localizedEnums.put(Direction.SOUTH, Direction_South);
    localizedEnums.put(Turn.LEFT, Turn_Left);
    localizedEnums.put(Turn.RIGHT, Turn_Right);
}

All enum constant mappings shall be stored in a single generic hashmap. Note in the above example that the hashmap contains our Direction enum constants as well as Turn enum constants.

Now that the mappings are defined, create a method in the messages class that, given an enum constant, returns the appropriate localized string:

// Returns the localized name of the given enum constant
public static String getLocalizedName(final Enum< ? > anEnum) {
    return localizedPromotionEnums.get(anEnum);
}

Now, when any enum constant needs to be localized, simply call the getLocalizedName() method:

String localizedNorthString = CoreMessages.getLocalizedName(Directions.NORTH);

If a new enum constant is created, create the string in the .properties file and messages class as before, and also added a mapping to the hashmap in the messages class.

Externalized Strings

Within classes, all strings must be externalized or commented specifying that they should be internalized. Take the following for example:

action.run("Title", "desc"); //$NON-NLS-1$ //$NON-NLS-2$

The //$NON-NLS-1$ specifies that the first string on the line should not be externalized, 2 indicates the second. It is not necessary to put a space between these comments, but the double slashes on the second one is required.

Localization When Only The Message Key String Is Available

The majority of localization solutions work as explained above; the localized strings are initialized at startup time based on the chosen locale, and are referenced via public static String keys in the *Messages classes. Any Rich Client code that needs a localized String can ask for the *Messages.Key_Name and get a reference to the localized String. However, there are cases when the message key is only available as a dynamic String; it may not be hard-coded, but is instead determined dynamically at runtime. Perhaps the localized Key is retrieved from the database as a String, or perhaps it exists as a String constant in a class that lives outside the CmClient package hierarchy.

To translate a dynamically-determined key into a "public static String" key that exists in the *Messages file, so that you can access this public static string (the field) given only the field's name, a static method has been created in CoreMessages.java to retrieve the message stored in the field of the given name (see CoreMessages.getMessage(final String messageKey)).

An example of this usage can be found in the implementation of an AttributeType. The system consists of a defined group of AttributeType's, each with a defined name to display to the user, which needs to be localized. AttributeType was changed to include a getNameMessageKey() to return a message key to look up the localized message. Each AttributeType's message key and field name were then added to the CoreMessages.java and CorePluginResources.properties files. Now, using CoreMessages.getMessage(final String messageKey) and passing in the message key, the method will return the localized message. A runtime exception will be thrown if the message key does not exist in CoreMessages.java, as the message key is always expected to exist.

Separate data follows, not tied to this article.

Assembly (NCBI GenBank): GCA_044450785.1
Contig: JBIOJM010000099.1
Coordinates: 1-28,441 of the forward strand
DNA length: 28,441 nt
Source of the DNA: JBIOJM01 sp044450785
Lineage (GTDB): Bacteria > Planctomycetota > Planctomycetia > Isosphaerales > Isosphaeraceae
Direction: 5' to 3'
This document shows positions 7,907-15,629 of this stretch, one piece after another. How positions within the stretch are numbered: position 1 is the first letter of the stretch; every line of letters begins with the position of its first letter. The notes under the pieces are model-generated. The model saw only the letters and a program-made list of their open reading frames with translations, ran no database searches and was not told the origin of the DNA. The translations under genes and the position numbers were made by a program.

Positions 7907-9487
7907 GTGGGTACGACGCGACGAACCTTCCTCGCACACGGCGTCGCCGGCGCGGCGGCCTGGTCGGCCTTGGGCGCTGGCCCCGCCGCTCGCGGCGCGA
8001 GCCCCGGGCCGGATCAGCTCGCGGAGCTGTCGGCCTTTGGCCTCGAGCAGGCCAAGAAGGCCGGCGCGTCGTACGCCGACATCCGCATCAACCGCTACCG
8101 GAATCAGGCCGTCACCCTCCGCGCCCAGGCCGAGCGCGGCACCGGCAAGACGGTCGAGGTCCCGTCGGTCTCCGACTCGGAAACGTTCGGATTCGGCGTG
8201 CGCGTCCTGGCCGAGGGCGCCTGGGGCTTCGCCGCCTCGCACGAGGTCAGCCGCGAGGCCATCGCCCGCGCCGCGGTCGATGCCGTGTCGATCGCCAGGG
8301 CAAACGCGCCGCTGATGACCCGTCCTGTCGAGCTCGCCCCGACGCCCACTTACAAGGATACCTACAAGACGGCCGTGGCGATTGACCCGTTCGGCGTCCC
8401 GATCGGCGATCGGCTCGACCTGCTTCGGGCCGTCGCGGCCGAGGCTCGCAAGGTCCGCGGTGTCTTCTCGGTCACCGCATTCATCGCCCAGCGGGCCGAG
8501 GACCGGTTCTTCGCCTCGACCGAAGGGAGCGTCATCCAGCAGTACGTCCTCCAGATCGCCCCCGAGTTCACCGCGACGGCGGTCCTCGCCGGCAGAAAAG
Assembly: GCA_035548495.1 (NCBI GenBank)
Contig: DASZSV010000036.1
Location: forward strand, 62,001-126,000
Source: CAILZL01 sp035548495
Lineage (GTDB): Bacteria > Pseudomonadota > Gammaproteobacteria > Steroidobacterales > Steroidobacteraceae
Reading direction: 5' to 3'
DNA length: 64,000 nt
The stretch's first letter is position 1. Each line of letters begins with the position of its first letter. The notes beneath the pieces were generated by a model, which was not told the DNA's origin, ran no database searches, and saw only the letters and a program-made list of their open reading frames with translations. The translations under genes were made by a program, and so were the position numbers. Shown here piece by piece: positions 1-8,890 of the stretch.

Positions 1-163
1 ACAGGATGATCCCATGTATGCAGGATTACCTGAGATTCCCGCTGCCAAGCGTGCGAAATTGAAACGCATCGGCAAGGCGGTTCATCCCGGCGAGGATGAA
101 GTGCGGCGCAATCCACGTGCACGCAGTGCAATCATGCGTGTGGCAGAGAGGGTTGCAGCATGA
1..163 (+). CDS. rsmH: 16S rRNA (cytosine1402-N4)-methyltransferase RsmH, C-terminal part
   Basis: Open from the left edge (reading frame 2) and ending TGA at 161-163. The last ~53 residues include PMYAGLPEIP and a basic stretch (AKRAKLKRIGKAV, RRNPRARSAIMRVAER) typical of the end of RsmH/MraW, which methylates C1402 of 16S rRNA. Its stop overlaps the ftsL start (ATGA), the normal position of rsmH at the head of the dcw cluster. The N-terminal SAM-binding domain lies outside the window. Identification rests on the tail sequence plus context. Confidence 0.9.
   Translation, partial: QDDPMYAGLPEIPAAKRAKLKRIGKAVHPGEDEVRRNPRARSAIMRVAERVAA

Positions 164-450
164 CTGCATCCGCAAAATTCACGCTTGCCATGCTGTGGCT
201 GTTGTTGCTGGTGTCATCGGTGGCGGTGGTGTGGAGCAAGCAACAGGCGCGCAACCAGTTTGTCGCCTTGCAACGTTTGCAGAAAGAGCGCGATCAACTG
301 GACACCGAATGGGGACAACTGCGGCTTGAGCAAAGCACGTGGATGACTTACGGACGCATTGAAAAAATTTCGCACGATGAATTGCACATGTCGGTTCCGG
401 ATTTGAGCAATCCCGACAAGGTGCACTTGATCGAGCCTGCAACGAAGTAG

Localization Elsewhere

Files that are not within classes could also require string localization. These string are all put into another properties file, which has the same format as other properties files. The name is plugin.properties by convention but could be named otherwise. To specify that a plugin should use plugin.properties, Bundle-Localization: plugin should be inserted into the plugins MANIFEST.MF file. This is only required in the host plugin with respect to fragments. Bundle-Localization specifies a path to a file, relative to the root of the plugin, where the properties file is stored. The file name must not include .properties because this is automatically appended.

Localization can happen almost anywhere, including within MANIFEST.MF and plugin.xml. Both of these use plugin.properties to store their string localizations.

There exists a special file called about.mappings (required name) that can be used here as well. This file is useful for storing global strings common to all lanugages (i.e. a version number). It is important to note though that mappings in this file are only used within the about text (Help->About...) which isn't really useful, but helpful to know. The file has the same format as *.properties files except that keys must be non-negative integers.

Fragments

Think of a fragment as a half-plugin. It's not quite big enough to be a whole plugin, but big enough to be modularized. Things that are stored in here are generally aren't required for the host plugin (i.e. OS specific bindings for SWT) or localization files. Fragments reference plugins which means that a fragment can reference only 1 plugin and not multiple.

Conventions

  • File Naming
    • The messages class should be named <pluginName>Messages
    • Properties files should be named <pluginName>PluginResources
    • In the case of multiple messages classes, <pluginName> should be replaced with something meaningful
    • Fragments are named the same as the referencing plugin with appened .nl1 (or .nl2 for second localization pack)
  • Localization of plugin.xml and MANIFEST.MF** Plugins localization entries should live within plugin.properties*** Requires Bundle-Localization: plugin within MANIFEST.MFof the plugin
    • Fragment localization entries should be separate and therefore live within nl_fragment.properties*** Requires Bundle-Localization: nl_fragment within MANIFEST.MFof the fragment
      • nl_fragment.properties only needs to be included in the fragment and not the plugin
    • about.mappings should live within the plugin (if required by a plugin)
  • Location
    • Each plugin will have it's own specialized messages class located in the root package (i.e. src/main/com/elasticpath/cmclient/core/CoreMessages.java)
    • The properties file for this messages class will live in the same location
    • There should be only one messages class, although some extenuating circumstances might require more than one
  • Properties files
    • All comments should use # instead of !
  • Property Keys
    • Keys should generally follow the convention <contributionName><contributionType>_<something> (i.e. productEditor_skuCode)
      • Note: Most classes follow the <contributionName><contributionType> naming convention
    • Reusable keys should try not to follow the above convention
  • Strings
    • Every string in classes must either be externalized or have //$NON-NLS-x$comments
      • Multiple strings on the same line are specified by //$NON-NLS-1$ //$NON-NLS-2$ for the first and second string on the line
  • Default Language
    • Default language files (.properties) will live in their respective directories within the *plugin not the fragment
    • All other language files will live inside a fragment